Steve Austin vs. Bret Hart at Wrestlemania 13

“Stone Cold” Steve Austin vs. Bret “Hitman” Hart at Wrestlemania 13

Class of 2013

Inducted by Hustle

A lot can be said about the Submission Match between Bret “The Hitman” Hart and “Stone Cold” Steve Austin at WrestleMania 13. Great brawl? Sure. Show-saving match, on a card full of garbage? Yes. Part of a fantastic feud that split off and turned into entire countries feuding? Absolutely. However, the reason this match is my personal all-time favorite is simple..

The double turn.

Wrestling has seen turns of all types through the years, both before and after WrestleMania 13, but this was special for a handful of reasons. For one, it was on the largest stage in the business. Two, it was, as I said, a double turn, with both Hart and Austin turning at the same time. Most importantly, though, is the fact that it was completely organic, and really, wasn’t supposed to happen.

Coming into the match, there were seeds planted, with Hart being the old school face that was, perhaps, too old school, and pockets of fans were growing tired of his ways. He was still acting like a face, and doing face things, but he wasn’t getting the same reactions that he was used to getting. Austin, on the other hand, was a foul mouthed ornery son of a bitch. Not exactly your tried-and-true “good guy” traits, but because of the time and the culture at the time, people were starting to appreciate him. Fans were seeing that, in a lot of ways, they were just like Steve Austin. None of it was supposed to happen. Hart was supposed to be a face, and Austin was supposed to be a heel. It was the fans that helped to push the double turn, and in a sheer stroke of brilliance that doesn’t happen too often these days, a wrestling promotion actually listened to what the fans were demanding.

The Chicago (go figure) crowd was vocal and boisterous from the start, and they dictated things right away. They were all over everything “The Hitman” was doing, and he played his role to perfection. Slowly, but surely, he’d turn the heelish actions up a notch, until things finally built to a crescendo. After Austin passed out in the Sharpshooter, forcing Special Guest Referee Ken Shamrock to end the match, Bret decided he wasn’t finished, and he continued the assault. The crowd turned on him completely, and Austin, who had already gained “points” for not tapping out to the Sharpshooter, was an unconscious hero. The double turn was officially complete, and people were hungry to see the new badass face hand the new heel’s ass to him on a platter.

Bret Hart sits over Steve Austin's legs, holding him in the Sharpshooter submission as Austin lies on his stomach, grimacing in pain. Side profile picture. Referee Ken Shamrock looks on from the left.

What followed was a wild and crazy ride that saw some of the more unique twists, including the birth of “Bizarro Land”, which saw Bret as Canada’s conquering hero, meaning that he would be cheered like royalty in his home country, while being booed everywhere else, all as Austin would be hated by Canadian fans while he received some of the best face pops in the business in the rest of the world. That’s really jumping too far ahead, though, so let me get back on track.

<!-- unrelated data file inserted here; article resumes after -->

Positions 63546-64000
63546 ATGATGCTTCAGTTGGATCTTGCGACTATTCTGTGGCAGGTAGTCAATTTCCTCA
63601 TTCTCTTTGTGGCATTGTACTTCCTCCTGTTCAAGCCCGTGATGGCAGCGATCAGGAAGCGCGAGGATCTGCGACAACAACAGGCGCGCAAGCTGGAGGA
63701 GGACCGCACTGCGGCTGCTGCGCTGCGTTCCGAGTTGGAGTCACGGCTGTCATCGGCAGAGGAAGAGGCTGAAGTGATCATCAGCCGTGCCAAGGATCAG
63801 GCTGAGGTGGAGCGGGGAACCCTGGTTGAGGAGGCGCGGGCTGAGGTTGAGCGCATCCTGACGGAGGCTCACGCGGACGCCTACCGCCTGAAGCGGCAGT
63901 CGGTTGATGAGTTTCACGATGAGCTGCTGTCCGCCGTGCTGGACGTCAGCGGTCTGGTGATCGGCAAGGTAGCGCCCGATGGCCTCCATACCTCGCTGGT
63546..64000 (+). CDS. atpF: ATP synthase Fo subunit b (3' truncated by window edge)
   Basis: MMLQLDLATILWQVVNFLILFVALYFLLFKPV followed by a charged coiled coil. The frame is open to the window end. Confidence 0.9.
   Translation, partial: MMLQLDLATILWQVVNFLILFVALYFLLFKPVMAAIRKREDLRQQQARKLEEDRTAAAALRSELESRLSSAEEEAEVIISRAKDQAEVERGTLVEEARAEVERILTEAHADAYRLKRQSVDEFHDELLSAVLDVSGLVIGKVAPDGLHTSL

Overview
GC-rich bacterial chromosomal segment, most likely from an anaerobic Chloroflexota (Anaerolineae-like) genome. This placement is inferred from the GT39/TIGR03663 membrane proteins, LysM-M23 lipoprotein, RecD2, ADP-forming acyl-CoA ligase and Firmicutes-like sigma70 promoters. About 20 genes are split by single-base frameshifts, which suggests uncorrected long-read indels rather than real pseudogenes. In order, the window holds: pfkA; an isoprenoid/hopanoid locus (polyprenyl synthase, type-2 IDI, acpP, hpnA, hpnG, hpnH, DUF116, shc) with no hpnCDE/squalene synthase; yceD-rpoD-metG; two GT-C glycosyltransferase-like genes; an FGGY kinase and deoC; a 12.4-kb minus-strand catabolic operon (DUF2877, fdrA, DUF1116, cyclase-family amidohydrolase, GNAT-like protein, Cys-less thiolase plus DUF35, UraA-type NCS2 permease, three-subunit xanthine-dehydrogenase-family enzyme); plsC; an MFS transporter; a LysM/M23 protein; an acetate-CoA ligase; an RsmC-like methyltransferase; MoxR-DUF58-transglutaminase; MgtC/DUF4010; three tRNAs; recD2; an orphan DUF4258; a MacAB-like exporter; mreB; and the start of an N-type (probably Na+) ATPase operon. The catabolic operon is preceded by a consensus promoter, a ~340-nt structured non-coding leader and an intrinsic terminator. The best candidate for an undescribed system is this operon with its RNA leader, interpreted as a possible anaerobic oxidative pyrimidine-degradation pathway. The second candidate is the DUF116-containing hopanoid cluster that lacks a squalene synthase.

The match had everything I look for when I’m trying to be entertained by this great sport that we all love so much. It had able competitors, with Hart and Austin being two of the better workers of all-time, albeit using different in-ring styles at the time. It had a good back story, and wasn’t just a random match with two random guys. It had a hot crowd, helping to take the story Hart and Austin were trying to tell to the next level. It had psychology, with Hart slowly descending into the depths of heeldom in his attempt to put away the younger Austin, who was not going to stop fighting until he had disposed of his hated adversary. It even had the promise for more, because the ending meant that Austin would want his revenge, and he’d fight even harder to get it. Just a complete package of a match, and one that I can watch, to this day, and find no flaws in. I watch the match a lot. I mean a lot. Probably an unhealthy amount.

Since the match happened on March 23rd, 1997, I kid you not when I say I’ve probably watched the match, in its entirety, 500 times. I’ll watch it and break down the tape like I’m trying to become a wrestler myself. I’ll watch the entire match studying Bret’s moves, and won’t look at anything Austin is doing, then vice versa for my next viewing. I’ll watch the match and just focus on the crowd’s reaction to everything. I’ve even watched the match.. and this might be the peak of my wrestling nerdery here.. where I try to get one step ahead of the action and “fantasy book” my own alternate version of everything. By that, I mean that I’d be watching Spot #1 and envisioning how I would put Spot #2 together, and so on, creating an entirely new match in my head. This is the first time, publicly or privately, that I’ve ever admitted that to anyone, so consider yourselves lucky. Or unlucky. The choice is yours, really.

It is my honor and pleasure to induct this match into the very first class of the LoP Hall Of Fame. I can only hope all of you can get half as much enjoyment out of the match as I do.

Related Links: LOP/WH Hall of Fame 2013- “Stone Cold” Steve Austin
Bret Hart Says Classic Match With Steve Austin Was Modeled After A School Fight
Full Schedule for the “Biography: WWE Legends” Series from A&E and WWE Studios

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